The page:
Malawi court clerks strike over pay
A strike by junior judicial workers has paralysed the court system in Malawi.
Court clerks, who began an indefinite strike on Monday, are demanding pay rises they say they were promised six years ago.
"We have a shutdown across the country, nobody is working... judges, magistrates, everyone," clerks' spokesman Austin Kamanga told the BBC.
Senior government officials, including the justice minister, are locked in meetings to discuss the pay demands.
Clerks earn on average $100 (£65) a month and say the government failed to pay a 40% rise in 2006 and 50% in 2009.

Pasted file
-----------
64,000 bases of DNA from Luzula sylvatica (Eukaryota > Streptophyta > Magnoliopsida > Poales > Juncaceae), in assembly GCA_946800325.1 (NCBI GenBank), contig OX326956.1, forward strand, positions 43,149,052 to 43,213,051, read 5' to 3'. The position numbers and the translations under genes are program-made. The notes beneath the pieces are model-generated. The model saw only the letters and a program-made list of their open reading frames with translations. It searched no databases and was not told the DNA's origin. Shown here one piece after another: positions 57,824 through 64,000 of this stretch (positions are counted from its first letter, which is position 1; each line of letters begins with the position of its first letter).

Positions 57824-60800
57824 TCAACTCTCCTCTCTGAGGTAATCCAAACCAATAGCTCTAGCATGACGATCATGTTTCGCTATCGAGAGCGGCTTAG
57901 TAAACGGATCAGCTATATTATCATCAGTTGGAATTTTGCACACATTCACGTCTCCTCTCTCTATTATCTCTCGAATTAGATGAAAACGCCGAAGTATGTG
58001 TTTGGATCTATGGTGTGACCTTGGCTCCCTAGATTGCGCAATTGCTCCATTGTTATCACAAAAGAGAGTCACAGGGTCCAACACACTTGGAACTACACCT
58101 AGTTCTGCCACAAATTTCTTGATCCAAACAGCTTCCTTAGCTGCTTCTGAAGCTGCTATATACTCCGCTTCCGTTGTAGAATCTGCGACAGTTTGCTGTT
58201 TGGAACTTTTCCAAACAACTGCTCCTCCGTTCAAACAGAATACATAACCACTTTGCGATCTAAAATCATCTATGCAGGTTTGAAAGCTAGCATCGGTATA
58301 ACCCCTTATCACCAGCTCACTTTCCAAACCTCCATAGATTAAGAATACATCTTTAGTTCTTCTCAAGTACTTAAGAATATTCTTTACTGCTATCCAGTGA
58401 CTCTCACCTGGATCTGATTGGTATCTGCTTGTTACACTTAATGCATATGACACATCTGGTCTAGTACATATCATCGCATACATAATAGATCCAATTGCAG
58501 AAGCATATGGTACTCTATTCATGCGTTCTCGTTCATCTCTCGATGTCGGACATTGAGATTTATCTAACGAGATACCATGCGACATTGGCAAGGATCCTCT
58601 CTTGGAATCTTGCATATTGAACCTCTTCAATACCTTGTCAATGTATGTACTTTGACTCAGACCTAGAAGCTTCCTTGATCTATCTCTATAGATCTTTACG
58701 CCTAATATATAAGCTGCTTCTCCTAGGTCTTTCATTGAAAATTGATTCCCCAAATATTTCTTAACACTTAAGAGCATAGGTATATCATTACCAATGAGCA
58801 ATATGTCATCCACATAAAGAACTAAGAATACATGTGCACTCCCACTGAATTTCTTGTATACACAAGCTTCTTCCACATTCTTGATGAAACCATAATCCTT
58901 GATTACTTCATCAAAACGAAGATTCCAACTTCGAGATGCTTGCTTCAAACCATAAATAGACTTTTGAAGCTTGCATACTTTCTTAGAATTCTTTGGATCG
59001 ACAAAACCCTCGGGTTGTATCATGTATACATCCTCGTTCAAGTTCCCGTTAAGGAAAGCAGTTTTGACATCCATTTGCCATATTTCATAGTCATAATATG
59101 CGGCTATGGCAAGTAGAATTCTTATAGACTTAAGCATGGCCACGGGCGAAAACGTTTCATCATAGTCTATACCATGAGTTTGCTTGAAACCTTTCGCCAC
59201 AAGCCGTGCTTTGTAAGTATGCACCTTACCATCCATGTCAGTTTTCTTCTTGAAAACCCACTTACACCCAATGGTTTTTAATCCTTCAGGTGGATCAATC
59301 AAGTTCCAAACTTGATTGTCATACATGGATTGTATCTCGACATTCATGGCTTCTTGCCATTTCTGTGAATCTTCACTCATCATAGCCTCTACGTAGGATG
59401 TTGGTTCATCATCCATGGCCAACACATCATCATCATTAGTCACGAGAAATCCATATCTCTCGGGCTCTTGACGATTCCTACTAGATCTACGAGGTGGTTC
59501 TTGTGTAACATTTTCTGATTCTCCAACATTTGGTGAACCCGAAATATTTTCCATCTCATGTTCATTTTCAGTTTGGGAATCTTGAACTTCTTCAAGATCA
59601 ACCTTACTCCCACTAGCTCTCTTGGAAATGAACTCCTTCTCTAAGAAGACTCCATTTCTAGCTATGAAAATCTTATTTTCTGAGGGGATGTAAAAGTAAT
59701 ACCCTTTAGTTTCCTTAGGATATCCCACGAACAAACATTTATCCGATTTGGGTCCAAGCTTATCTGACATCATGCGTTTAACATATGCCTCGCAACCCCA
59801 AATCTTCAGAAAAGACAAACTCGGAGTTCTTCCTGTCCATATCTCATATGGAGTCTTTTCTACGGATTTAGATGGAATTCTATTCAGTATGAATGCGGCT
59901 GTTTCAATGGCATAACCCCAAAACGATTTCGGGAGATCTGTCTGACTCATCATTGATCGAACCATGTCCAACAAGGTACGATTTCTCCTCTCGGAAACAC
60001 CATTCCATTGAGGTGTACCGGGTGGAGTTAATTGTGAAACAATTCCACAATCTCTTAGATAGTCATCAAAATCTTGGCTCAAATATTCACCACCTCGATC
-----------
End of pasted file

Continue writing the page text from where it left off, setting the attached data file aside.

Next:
They have vowed to keep striking until their demands are met.
"We are not volunteers, we are employees and these are conditions approved in 2006," Mr Kamanga said.
"We have been talking since 2006. How long will we continue discussing."
The BBC's Raphael Tenthani in Blantyre says courts across the country came to a standstill on the first day of the strike because clerks play a vital role - including locating case files and assigning courtrooms.
Anti-government protests swept the country last July amid worsening economic conditions and accusations that President Bingu wa Mutharika is autocratic.
Malawi is one of the world's poorest countries, with an estimated 75% of people living on less than $1 a day.